Three Exceptional Female Artists: Artemisia Gentileschi, Elisabeth Louise Vigée Le Brun and Dame Laura Knight by Bernard Allan
Nearly 300 years separates our three artists yet they faced the same struggle for recognition in what was a man’s world. Throughout these three centuries women had to fight for basic art training, for the right to exhibit and to sell their work.
But they shared a passion for painting and a determination to succeed. Artemisia, trained by her father Orazio, was the first female artist who deliberately invited comparison with her male peers; painting many ambitious history paintings focusing on the female nude. She included the Medici court and the kings of England and Spain among her powerful patrons.
More information about Artemisia and details of an exhibition of her work can be found on the National Gallery website.
By the age of 24 Elisabeth was painting portraits of Queen Marie Antoinette, with whom she enjoyed a close rapport. However in 1789 that relationship was inconvenient and she fled France. For 12 years she moved in European court circles, charging exceptionally high prices for her dazzling portraits.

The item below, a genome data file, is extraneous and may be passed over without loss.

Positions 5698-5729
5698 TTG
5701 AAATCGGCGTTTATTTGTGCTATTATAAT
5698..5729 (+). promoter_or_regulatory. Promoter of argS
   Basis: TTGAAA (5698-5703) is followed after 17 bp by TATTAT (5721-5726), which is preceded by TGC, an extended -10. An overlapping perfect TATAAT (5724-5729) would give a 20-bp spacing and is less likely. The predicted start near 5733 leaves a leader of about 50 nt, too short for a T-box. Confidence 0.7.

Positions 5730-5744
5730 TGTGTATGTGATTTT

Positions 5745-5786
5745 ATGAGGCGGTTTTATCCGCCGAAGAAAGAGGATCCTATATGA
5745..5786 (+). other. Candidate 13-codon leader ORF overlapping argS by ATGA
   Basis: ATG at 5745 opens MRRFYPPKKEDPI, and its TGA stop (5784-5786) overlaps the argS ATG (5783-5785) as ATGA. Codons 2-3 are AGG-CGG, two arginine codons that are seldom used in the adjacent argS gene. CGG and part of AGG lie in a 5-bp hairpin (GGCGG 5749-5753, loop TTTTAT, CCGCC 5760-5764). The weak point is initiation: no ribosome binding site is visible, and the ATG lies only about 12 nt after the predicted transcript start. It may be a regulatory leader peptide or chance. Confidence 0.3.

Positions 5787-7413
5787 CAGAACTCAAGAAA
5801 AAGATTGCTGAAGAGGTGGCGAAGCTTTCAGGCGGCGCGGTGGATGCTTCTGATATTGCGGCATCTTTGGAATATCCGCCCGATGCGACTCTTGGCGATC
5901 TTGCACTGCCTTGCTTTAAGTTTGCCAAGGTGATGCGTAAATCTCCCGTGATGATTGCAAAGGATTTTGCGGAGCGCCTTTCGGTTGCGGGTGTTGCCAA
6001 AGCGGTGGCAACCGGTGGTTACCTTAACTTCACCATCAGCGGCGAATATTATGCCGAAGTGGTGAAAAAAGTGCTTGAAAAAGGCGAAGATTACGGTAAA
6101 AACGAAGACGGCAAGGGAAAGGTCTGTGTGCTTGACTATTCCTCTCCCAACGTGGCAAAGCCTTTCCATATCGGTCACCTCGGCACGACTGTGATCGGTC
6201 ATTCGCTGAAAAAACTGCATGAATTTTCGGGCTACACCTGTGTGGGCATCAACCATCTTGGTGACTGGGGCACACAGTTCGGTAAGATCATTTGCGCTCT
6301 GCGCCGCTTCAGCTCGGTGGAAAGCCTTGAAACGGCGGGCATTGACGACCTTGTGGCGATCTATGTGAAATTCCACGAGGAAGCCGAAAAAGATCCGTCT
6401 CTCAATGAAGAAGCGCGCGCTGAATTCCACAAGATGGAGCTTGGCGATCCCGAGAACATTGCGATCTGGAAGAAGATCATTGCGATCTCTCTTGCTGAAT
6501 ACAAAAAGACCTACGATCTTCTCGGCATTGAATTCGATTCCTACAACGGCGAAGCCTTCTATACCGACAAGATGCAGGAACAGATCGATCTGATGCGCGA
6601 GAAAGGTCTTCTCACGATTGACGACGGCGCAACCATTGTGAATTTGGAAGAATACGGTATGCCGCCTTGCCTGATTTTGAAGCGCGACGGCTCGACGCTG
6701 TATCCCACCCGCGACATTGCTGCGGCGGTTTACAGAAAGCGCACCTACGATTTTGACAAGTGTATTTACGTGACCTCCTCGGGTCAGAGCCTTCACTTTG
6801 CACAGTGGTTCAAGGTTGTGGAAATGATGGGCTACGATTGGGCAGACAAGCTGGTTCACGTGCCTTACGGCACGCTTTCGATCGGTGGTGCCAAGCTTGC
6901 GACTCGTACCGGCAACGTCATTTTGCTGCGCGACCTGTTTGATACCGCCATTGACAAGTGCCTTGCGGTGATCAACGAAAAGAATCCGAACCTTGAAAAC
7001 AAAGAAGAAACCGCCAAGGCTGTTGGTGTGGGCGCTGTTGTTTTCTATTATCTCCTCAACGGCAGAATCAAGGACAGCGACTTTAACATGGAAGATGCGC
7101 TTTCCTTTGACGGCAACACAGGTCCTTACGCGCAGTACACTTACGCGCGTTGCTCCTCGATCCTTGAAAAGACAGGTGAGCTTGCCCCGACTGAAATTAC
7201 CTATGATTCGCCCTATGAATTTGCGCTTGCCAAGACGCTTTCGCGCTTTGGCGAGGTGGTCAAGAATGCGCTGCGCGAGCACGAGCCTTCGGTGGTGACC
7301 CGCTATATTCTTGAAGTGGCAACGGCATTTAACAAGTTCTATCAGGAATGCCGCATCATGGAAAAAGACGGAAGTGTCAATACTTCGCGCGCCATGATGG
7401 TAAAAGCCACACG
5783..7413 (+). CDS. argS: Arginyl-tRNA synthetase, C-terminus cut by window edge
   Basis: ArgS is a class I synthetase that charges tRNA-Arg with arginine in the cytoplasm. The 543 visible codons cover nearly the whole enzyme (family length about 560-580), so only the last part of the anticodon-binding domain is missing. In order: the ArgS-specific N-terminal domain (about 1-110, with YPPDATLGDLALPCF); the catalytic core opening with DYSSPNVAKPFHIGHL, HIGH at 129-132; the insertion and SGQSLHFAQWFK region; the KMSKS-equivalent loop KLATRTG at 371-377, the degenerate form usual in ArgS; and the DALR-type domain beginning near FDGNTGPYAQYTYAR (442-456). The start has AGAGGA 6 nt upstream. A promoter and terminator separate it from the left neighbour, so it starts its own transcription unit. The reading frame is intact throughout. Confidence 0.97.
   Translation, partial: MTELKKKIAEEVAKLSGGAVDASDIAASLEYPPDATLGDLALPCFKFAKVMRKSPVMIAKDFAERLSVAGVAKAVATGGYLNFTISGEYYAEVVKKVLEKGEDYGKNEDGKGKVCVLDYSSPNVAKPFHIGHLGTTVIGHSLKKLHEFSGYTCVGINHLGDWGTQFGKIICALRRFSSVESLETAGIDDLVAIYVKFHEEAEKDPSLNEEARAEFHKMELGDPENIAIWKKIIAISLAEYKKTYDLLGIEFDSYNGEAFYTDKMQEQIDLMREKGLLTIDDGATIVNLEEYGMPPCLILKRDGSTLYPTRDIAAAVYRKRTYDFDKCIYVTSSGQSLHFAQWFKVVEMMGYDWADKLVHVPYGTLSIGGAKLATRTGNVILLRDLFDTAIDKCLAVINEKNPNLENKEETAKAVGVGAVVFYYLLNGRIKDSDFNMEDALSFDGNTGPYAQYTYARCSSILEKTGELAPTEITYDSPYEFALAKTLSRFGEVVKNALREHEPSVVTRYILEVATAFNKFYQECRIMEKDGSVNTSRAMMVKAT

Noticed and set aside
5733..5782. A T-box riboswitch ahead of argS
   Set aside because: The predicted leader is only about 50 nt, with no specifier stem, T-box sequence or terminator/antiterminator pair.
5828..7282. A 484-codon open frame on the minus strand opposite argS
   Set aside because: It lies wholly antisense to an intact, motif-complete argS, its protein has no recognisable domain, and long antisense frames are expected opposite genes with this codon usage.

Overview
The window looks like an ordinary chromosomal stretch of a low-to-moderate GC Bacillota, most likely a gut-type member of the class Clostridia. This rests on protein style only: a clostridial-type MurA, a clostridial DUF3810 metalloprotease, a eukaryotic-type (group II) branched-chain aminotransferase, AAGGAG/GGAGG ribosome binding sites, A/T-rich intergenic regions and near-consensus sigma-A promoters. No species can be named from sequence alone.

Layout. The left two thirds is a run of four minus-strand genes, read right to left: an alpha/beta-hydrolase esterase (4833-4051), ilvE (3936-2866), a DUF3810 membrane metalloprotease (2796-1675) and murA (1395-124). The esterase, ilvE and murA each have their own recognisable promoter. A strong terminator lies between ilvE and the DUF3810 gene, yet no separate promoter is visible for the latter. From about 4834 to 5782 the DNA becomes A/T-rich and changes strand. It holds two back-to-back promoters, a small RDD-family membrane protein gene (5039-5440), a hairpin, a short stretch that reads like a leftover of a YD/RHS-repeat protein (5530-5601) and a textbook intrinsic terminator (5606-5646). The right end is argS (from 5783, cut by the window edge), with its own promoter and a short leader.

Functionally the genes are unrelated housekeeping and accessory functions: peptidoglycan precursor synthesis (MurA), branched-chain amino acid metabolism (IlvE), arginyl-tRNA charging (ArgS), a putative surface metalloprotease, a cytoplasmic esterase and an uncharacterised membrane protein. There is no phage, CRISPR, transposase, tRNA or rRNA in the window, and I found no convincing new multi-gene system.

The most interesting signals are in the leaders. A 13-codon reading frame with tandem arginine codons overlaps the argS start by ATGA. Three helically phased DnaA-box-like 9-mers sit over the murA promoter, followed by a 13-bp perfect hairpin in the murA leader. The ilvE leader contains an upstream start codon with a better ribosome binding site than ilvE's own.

She introduced a refreshingly informal approach to portraiture of the 18thcentury.
But true recognition for female artists did not come until the 20th century when Dame Laura Knight became the first woman to be elected a Royal Academician since the 18th century. From a relatively humble background, and limited artistic training in Nottingham that left her ignorant of developments in contemporary art, she progressed to become one of this country’s best-known painters and the official artist at the Nuremberg war crimes trials in 1946.
Has a BA (Hons) in History and an MA in History of Art. Having taken early retirement, commenced a new career as an art history tutor for the WEA. Has taught French and British art of the 18th and 19th centuries, as well as women’s art, for the past eight years. Lectured to various societies, and guided parties around galleries in London and Paris. In addition to teaching, he is currently researching artists working in Sussex in the 19th century, with a view to publication.